Another challenge is it’s simply harder to create content with everyone stuck at home.
State Farm’s latest 30-second video ad features homebound employees speaking selfie-style to customers about the company’s plan to return about $2 billion in premiums. (Less driving means fewer car crashes. Fewer car crashes mean big savings for auto insurers.)
That whole commercial, which aired during the “Disney Family Singalong,” was filmed and broadcast in the span of about 48 hours, Morris said. (Yes, that’s a record.)
Another unusual part of the ad: It featured State Farm Chairman, President and CEO Michael Tipsord. That was the first time he’s been featured personally in a commercial.
“We wanted it to be an authentic personal message. We felt it was really important for our customers to hear directly from him during this challenging time,” Morris said.
And why does a company need to spend money to tell its customers it’s sending them money? One reason is that only 37% of auto insurance customers were aware their carrier had announced a premium relief program of some kind as of mid-April, according to research from JDPower. More than half of those surveyed think their miles driven will remain lower for a significant period of time after COVID-19.
“Customers have higher expectations. They’re expecting their carriers to reach out to them to make sure they’re covered and also to find ways to save money,” Super said.
The coronavirus has merely accelerated trends in insurance industry advertising that were already there, said Bob McKinnon, principal analyst in the marketing leadership strategies services area at Forrester Research. More money is being spent on video and social media, and less on print and traditional TV.
“A lot of people are just trying to figure out where the consumer is, so that we can engage with them how they want to engage in this environment,” McKinnon said.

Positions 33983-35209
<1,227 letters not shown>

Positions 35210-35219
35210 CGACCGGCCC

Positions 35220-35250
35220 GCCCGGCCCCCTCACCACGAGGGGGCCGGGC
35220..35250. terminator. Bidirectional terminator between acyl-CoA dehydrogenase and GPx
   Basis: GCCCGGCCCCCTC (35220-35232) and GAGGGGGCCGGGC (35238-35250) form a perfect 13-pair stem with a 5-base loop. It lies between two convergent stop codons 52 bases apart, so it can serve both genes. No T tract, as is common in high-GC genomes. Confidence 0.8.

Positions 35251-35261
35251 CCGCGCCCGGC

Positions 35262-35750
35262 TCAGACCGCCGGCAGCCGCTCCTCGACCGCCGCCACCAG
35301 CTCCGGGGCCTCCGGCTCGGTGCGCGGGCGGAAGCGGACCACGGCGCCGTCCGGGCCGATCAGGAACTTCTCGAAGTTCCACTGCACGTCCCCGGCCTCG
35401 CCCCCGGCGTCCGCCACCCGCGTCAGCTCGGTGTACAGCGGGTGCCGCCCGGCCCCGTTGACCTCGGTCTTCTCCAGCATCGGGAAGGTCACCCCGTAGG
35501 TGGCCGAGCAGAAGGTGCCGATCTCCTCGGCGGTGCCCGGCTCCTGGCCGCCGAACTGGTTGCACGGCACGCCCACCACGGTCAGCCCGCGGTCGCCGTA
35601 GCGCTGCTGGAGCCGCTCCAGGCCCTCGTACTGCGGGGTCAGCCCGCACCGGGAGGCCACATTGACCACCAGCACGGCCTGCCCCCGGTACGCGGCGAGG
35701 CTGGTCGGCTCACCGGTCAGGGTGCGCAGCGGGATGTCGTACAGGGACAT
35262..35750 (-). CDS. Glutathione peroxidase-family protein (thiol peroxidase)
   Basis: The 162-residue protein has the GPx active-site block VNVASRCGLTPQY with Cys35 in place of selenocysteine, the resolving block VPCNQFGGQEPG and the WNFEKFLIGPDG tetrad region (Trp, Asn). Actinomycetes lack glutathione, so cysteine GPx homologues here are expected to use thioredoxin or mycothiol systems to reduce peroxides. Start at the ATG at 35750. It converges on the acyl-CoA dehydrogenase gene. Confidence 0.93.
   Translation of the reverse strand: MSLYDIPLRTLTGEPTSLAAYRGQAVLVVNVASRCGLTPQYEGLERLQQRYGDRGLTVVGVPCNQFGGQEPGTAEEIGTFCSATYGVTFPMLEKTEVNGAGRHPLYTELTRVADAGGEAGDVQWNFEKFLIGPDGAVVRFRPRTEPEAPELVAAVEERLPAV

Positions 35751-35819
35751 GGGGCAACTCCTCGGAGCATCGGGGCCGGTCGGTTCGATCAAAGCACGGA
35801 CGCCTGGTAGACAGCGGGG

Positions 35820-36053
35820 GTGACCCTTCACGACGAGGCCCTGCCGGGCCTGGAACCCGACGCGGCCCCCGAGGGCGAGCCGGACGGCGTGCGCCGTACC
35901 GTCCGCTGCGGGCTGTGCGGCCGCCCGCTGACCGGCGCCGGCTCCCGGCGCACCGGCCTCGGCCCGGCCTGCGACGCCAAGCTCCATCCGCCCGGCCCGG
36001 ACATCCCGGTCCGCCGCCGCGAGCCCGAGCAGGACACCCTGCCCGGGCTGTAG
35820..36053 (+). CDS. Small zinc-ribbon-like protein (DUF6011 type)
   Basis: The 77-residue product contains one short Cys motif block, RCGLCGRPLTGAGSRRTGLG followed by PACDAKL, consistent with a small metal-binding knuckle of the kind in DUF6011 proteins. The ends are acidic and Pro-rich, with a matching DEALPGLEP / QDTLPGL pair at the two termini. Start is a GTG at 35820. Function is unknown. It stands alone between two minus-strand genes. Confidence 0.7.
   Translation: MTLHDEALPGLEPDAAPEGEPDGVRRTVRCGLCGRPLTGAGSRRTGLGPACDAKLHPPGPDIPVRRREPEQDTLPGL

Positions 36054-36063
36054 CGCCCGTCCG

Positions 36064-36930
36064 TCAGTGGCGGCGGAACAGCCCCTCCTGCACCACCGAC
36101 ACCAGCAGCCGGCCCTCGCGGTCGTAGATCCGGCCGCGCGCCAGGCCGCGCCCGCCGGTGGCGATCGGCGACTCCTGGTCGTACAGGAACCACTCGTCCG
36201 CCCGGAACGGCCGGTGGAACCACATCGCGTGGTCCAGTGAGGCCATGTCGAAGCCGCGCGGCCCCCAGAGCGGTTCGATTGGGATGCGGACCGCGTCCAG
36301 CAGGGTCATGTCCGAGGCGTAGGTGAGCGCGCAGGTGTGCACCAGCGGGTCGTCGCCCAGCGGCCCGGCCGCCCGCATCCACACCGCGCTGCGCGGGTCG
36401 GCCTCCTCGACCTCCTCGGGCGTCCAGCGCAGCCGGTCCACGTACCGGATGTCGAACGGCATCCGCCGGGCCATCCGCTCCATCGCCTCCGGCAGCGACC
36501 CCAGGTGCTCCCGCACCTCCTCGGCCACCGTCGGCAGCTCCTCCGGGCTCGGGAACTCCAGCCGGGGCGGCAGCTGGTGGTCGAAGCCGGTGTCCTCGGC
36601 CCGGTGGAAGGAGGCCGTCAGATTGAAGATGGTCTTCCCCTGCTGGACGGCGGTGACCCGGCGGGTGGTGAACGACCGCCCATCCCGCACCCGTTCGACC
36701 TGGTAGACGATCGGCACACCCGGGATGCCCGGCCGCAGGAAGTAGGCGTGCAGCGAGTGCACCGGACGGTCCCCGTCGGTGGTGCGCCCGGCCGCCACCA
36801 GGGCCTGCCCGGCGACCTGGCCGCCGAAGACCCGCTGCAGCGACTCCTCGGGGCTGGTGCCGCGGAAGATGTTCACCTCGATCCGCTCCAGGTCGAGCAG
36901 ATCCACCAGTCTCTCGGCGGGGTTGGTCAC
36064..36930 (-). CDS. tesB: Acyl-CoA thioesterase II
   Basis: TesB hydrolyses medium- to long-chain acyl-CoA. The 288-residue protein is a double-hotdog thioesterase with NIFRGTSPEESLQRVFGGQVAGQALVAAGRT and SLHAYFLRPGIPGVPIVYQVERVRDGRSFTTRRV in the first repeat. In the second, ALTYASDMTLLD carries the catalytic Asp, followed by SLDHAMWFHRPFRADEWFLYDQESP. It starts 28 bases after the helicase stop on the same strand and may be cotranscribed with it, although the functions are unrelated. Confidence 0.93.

For State Farm, that’s meant buying into new spaces. It’s a presenting sponsor, for example, of “The Bill Simmons Podcast” and “The Rewatchables” podcast from The Ringer. Earlier this week, iHeartMedia launched its Living Room Concert Series—presented by State Farm.
“We’re seeing huge spikes in things like streaming and digital consumption and audio, and that all makes sense,” Morris said. “But it does require some shifting based on what we had planned.”
Historically, insurance companies struggled to deliver an authentic message to customers and then actually deliver a customer experience that’s as good or easy as promised, said McKinnon. While they have improved, he said, moments like this put it to the test.
State Farm is the largest auto insurer in the country, with about a 16% market share.
“In this environment, the focus isn’t growing your business. It’s really about retaining your loyal customers,” said McKinnon. “(Customers) are trying to stick with what they have for now. And when things calm down, they’ll say, ‘Hey, my insurance partner wasn’t there for me during this crisis. Now I’m gonna think about a new opportunity.’ Insurance companies realize that.”